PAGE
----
Prescription painkiller deaths are on the decline, while deaths from heroin are increasing, according to a new government report.
The findings suggest some people may have switched from prescription medications to illicit drugs in response to laws aimed at reducing prescription drug abuse, USA Today reports.
Between 1999 and 2011, prescription painkiller overdose deaths quadrupled, from 4,030 to 16,917, the Centers for Disease Control and Prevention found. In 2012, painkiller overdose deaths dropped 5 percent to 16,007. The findings will be released Wednesday by the White House Office of National Drug Control Policy (ONDCP), the newspaper notes.
"It's some really encouraging news after many years of really grim news," Michael Botticelli, Acting Director of ONDCP, told USA Today. He said the findings give him hope that some government strategies to reduce prescription drug abuse have worked. These include prescription drug monitoring programs that make it harder for people to get prescriptions from multiple doctors, and crackdowns on physicians who overprescribe painkillers.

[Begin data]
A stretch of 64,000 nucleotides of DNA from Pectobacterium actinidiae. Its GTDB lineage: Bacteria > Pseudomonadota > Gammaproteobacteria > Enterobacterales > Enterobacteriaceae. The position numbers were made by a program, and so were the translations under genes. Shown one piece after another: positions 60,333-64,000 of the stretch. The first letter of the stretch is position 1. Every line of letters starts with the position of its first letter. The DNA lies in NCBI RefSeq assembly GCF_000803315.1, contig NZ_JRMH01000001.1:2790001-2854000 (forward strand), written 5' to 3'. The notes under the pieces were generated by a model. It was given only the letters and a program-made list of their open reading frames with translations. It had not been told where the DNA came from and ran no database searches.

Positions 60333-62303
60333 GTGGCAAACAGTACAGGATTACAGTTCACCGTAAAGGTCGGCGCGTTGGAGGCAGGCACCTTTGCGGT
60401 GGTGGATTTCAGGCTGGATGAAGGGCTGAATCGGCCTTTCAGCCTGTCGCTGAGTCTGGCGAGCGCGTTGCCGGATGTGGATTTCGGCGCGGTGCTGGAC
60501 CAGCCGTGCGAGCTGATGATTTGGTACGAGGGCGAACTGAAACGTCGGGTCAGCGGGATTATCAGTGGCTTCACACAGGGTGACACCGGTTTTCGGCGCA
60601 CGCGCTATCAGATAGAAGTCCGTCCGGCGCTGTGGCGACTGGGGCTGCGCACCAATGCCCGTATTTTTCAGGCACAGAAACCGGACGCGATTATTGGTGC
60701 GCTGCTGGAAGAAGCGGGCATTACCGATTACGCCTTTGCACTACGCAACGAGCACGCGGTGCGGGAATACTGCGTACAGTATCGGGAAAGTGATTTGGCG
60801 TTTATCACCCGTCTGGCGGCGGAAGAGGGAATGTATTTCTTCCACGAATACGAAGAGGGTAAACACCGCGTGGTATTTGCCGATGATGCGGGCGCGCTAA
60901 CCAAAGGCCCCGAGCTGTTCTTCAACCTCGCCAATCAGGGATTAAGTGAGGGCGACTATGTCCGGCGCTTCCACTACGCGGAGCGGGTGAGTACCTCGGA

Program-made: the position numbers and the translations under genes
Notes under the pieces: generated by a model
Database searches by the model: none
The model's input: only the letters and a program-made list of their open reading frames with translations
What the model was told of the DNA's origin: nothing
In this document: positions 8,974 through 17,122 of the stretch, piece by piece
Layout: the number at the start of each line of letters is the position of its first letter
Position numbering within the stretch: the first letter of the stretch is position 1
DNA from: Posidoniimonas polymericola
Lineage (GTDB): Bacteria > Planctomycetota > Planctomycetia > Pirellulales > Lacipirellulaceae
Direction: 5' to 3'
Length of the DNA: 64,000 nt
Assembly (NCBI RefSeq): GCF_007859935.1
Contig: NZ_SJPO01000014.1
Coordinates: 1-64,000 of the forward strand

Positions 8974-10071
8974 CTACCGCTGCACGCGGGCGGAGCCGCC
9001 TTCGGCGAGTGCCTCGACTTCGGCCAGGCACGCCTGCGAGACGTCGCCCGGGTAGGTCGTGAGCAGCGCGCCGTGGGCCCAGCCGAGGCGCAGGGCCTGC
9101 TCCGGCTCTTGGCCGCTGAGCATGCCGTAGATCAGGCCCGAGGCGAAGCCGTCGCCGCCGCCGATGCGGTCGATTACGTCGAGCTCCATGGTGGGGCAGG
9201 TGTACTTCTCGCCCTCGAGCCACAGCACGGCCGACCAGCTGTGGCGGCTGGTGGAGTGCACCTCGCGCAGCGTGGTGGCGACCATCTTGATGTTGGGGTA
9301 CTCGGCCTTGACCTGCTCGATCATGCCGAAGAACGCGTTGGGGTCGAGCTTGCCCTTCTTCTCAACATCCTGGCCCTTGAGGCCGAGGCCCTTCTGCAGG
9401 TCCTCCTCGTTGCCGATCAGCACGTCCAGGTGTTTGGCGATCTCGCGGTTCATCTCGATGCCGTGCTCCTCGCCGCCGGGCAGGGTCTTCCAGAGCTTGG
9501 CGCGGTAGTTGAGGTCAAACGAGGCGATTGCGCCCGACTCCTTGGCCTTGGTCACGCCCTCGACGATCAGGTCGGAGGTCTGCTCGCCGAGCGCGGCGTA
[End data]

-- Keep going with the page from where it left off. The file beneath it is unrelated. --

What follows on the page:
Heroin overdose deaths increased 35 percent from 2011 to 2012, from 4,397 to 5,927. Dr. Mark Publicker, President of the Northern New England Society of Addiction Medicine, says he has seen a dramatic shift from prescription painkillers to heroin. "My patients tell me that as prescription opioids become less available and more expensive, that heroin has rushed into that breach," he said. "It was as if somebody flipped a switch."
Botticelli said fewer than 5 percent of people who abuse prescription painkillers switch to heroin, and the proportion of deaths from the drug is much smaller. "We know we clearly have some work to do in intervening with people who are progressing from prescription narcotics to heroin," he said.